It has been five months since the first COVID-19 case was reported in Seattle, the epicenter of the outbreak in the US. As the virus spread, patients flooded into hospitals as hundreds of people got sick. The US soon realized that hospitals, healthcare facilities, nursing homes, and the government alike were short of the gear that would keep the healthcare workers at the frontline of the pandemic alive and healthy. At a time when their expertise and care were paramount, their lives were put at risk in a way that was unprecedented in recent history. Suddenly, the government and healthcare facilities across the nation were in a frenzy, hurrying to find personal protective equipment (“PPE”) for healthcare workers. What they faced were empty warehouses, factories at capacity, and a market ridden with fraud.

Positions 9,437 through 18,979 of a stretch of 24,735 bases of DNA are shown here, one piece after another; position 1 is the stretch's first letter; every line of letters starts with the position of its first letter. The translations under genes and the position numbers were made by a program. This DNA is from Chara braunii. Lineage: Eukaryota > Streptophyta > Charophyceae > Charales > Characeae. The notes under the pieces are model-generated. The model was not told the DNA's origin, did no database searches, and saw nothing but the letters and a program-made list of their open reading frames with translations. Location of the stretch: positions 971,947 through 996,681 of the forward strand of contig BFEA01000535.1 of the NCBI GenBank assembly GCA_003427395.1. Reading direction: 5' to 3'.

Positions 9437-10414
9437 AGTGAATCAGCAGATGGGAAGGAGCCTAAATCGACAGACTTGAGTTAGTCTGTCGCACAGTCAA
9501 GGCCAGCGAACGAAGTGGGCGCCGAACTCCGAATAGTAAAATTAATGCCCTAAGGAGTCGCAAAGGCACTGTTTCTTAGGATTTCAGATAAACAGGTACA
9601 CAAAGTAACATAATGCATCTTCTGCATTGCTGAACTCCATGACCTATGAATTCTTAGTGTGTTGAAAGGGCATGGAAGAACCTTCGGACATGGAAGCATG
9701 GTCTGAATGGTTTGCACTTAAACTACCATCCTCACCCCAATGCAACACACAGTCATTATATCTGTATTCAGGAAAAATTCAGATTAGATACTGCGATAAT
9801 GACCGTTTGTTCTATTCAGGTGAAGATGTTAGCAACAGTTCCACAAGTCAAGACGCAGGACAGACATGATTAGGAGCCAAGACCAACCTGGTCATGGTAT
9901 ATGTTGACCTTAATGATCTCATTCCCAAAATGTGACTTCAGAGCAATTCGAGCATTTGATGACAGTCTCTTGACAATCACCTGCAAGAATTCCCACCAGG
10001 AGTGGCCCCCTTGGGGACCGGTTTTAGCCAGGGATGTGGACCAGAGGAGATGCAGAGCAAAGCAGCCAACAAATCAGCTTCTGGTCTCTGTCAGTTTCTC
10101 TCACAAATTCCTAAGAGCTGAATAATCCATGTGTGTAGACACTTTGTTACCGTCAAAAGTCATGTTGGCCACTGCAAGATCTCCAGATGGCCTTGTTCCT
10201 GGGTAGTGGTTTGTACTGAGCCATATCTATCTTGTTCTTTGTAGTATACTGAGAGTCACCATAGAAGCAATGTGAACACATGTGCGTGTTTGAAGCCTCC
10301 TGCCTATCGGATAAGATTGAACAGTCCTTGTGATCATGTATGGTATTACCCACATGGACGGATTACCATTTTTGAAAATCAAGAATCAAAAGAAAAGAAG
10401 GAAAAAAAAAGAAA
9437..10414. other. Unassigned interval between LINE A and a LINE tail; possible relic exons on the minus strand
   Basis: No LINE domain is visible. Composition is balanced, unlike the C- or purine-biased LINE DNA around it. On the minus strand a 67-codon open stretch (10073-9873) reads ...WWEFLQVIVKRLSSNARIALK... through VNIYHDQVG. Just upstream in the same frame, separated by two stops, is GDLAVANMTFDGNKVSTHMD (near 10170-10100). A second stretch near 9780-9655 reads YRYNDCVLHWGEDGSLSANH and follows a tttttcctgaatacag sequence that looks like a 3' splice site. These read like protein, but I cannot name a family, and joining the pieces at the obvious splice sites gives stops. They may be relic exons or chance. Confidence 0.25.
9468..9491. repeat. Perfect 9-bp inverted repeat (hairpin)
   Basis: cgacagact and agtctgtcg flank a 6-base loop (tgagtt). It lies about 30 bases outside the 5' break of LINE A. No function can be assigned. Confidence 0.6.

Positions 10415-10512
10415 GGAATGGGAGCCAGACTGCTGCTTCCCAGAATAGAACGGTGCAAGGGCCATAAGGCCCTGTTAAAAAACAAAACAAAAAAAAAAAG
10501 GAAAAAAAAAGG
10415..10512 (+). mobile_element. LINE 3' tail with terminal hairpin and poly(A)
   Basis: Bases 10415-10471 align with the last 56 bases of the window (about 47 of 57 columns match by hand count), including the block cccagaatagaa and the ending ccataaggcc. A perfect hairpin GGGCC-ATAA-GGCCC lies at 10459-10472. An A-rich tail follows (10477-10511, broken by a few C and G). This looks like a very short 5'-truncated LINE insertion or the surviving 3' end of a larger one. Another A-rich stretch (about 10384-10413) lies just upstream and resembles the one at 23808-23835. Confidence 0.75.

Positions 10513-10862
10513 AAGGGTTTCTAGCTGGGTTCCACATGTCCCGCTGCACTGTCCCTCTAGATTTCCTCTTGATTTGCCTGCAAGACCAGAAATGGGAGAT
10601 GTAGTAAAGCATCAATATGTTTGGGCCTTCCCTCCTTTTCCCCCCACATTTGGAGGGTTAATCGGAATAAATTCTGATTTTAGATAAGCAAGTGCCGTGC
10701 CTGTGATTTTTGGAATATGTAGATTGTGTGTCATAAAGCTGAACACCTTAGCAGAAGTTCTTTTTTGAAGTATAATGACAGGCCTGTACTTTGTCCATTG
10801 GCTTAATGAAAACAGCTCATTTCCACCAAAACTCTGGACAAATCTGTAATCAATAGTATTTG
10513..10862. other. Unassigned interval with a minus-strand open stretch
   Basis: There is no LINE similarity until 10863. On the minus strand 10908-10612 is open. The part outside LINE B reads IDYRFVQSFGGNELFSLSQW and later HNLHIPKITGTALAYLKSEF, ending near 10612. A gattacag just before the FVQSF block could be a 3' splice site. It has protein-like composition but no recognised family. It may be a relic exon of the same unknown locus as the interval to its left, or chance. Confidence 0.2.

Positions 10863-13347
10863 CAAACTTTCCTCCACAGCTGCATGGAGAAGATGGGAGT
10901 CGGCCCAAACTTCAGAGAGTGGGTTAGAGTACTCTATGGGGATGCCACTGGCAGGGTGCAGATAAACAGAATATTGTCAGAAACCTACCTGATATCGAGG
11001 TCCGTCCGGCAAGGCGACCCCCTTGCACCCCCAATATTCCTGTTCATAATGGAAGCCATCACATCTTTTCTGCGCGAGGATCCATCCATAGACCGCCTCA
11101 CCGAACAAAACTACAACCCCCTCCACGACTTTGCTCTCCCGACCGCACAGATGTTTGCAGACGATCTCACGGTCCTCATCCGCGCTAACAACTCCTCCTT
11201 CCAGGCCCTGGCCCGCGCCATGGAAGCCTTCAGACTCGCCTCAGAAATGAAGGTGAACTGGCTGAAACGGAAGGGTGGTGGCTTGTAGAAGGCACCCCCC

This supply chain shortage and fraud in the PPE market is unrelenting and has left practitioners finding alternative means to protect themselves. In March, nurses at Mount Sinai hospital were spotted wearing trash bags fashioned as protective gear. Medical practitioners around the country were forced to reuse PPE, even though the FDA has reported that “protective capabilities of [reused] single-use PPE cannot be assured.” One doctor in Colorado was given an N95 mask and told she should keep it until it breaks. These masks, like gloves and gowns, are good for one use—ideally, the doctor is supposed to see the patient and then throw the equipment away to avoid the spread of the virus. Other hospitals have been attempting to decontaminate masks that have been used prior, which does not guarantee protection from cross-contamination. The CDC has advised that this approach should only be practiced when there is no alternative as “there are no manufacturer authorized methods for [mask] decontamination before reuse.” Furthermore, decontamination can potentially affect the efficiency of the N95 mask filters, thus putting the healthcare workers further at risk when reused.